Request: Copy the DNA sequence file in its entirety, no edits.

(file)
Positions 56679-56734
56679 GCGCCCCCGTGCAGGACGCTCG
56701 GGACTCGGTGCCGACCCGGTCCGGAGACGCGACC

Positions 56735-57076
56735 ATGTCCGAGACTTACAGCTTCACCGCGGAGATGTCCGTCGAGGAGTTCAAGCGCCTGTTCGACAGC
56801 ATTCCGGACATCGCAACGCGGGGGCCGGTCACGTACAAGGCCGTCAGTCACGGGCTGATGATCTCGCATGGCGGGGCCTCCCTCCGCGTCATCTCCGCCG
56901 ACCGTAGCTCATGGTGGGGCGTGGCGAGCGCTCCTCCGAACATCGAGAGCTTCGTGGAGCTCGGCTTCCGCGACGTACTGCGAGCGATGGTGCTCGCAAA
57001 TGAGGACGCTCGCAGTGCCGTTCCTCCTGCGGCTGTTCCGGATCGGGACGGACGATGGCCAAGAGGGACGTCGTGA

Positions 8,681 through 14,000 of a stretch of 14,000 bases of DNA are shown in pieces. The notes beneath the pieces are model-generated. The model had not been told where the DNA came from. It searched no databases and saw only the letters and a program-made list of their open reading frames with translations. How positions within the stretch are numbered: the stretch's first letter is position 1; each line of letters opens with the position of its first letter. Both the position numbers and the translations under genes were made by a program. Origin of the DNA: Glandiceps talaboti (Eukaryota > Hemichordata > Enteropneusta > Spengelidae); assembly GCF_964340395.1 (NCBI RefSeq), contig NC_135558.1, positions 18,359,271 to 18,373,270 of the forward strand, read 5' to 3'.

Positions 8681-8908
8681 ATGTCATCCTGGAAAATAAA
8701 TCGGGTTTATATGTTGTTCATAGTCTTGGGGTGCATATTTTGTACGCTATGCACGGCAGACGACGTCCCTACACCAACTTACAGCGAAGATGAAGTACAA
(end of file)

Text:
Positions 56679-56734
56679 GCGCCCCCGTGCAGGACGCTCG
56701 GGACTCGGTGCCGACCCGGTCCGGAGACGCGACC

Positions 56735-57076
56735 ATGTCCGAGACTTACAGCTTCACCGCGGAGATGTCCGTCGAGGAGTTCAAGCGCCTGTTCGACAGC
56801 ATTCCGGACATCGCAACGCGGGGGCCGGTCACGTACAAGGCCGTCAGTCACGGGCTGATGATCTCGCATGGCGGGGCCTCCCTCCGCGTCATCTCCGCCG
56901 ACCGTAGCTCATGGTGGGGCGTGGCGAGCGCTCCTCCGAACATCGAGAGCTTCGTGGAGCTCGGCTTCCGCGACGTACTGCGAGCGATGGTGCTCGCAAA
57001 TGAGGACGCTCGCAGTGCCGTTCCTCCTGCGGCTGTTCCGGATCGGGACGGACGATGGCCAAGAGGGACGTCGTGA

Positions 8,681 through 14,000 of a stretch of 14,000 bases of DNA are shown in pieces. The notes beneath the pieces are model-generated. The model had not been told where the DNA came from. It searched no databases and saw only the letters and a program-made list of their open reading frames with translations. How positions within the stretch are numbered: the stretch's first letter is position 1; each line of letters opens with the position of its first letter. Both the position numbers and the translations under genes were made by a program. Origin of the DNA: Glandiceps talaboti (Eukaryota > Hemichordata > Enteropneusta > Spengelidae); assembly GCF_964340395.1 (NCBI RefSeq), contig NC_135558.1, positions 18,359,271 to 18,373,270 of the forward strand, read 5' to 3'.

Positions 8681-8908
8681 ATGTCATCCTGGAAAATAAA
8701 TCGGGTTTATATGTTGTTCATAGTCTTGGGGTGCATATTTTGTACGCTATGCACGGCAGACGACGTCCCTACACCAACTTACAGCGAAGATGAAGTACAA